Part 1: What does the data say about grades?
Consider the scatter plot above, which represents data from an LAUSD high school. On the scatter plot, each point represents a student. Student grades in 11th grade ELA (x-axis) are compared to their scores on the 11th grade ELA SBAC (y-axis). SBAC scores: 4=Standard Exceeded, 3=Standard Met, 2=Standard Nearly Met, and 1=Standard Not Met.
Given this information, what story does the scatter plot tell? What might be some areas of concern? Support your analysis with evidence.
Part 2: What do students say about grades?
Students Answer Questions About Grading – Consider asking your students what they think about grades. You could have them respond orally, on paper, or create a Padlet (a free electronic Post it notes forum). Here’s an example of the responses one teacher got when she did exactly that.
Part 3: Would you like to read more on this topic?
“Grading Policies That Work Against Standards . . . And How To Fix Them” – In “Grading Policies That Work Against Standards. . . . And How To Fix Them” Thomas R. Guskey, author of numerous books on Standards-Based Grading, suggests remedies to four traditional grading practices: grading on a curve, valedictorian selection, punishment grading, and using zeros in grading.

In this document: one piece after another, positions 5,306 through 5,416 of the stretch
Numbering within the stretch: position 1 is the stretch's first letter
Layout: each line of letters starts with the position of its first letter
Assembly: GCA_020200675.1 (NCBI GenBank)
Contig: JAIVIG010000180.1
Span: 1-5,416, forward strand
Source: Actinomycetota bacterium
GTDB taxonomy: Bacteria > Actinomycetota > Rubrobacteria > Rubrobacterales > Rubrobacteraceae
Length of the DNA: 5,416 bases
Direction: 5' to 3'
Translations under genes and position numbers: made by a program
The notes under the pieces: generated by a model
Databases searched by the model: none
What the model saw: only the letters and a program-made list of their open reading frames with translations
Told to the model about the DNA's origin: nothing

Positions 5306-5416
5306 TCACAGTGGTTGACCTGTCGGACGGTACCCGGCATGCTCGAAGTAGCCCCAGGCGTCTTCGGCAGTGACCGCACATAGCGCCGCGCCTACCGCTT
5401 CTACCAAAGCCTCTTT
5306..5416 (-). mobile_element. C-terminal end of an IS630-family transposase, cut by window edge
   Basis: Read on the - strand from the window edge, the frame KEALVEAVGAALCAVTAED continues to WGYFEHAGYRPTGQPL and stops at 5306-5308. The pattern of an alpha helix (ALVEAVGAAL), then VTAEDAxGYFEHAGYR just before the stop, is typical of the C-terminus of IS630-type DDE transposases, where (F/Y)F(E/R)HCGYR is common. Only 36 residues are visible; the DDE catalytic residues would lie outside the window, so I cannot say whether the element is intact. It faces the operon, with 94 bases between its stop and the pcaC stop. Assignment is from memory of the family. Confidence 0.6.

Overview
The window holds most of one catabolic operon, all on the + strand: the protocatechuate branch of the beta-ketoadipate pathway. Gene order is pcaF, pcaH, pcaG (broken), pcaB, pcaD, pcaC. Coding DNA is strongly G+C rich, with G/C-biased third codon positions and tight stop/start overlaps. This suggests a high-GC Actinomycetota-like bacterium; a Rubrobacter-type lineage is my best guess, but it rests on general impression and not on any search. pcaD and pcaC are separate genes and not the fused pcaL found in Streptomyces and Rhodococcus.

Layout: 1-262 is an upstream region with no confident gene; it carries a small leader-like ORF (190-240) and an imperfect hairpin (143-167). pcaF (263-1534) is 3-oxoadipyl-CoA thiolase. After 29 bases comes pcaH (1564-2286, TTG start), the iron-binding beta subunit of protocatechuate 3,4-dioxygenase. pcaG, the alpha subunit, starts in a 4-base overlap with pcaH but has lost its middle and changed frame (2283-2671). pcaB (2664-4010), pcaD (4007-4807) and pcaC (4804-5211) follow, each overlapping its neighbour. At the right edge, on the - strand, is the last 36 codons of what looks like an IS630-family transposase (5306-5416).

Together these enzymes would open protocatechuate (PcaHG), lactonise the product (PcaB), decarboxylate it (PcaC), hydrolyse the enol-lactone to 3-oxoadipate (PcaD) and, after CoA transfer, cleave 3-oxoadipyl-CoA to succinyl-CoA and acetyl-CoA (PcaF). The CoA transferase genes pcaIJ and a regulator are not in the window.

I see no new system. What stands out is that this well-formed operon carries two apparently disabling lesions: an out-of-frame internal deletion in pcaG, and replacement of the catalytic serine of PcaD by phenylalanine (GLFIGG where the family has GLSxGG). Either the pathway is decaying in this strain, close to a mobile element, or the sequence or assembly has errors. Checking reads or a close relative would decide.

A History of Grading -This academic article provides a brief timeline and description of the evolution of grades.
Making the Grade: A History of the A-F Marking Scheme – This lengthy academic article on the history of grades outlines the origins and permutations of grades over time since 1785.
Read one or more of the resources above. In the comments section below, cite textual evidence and explain “what might be some problems with traditional K-12 grading practices?”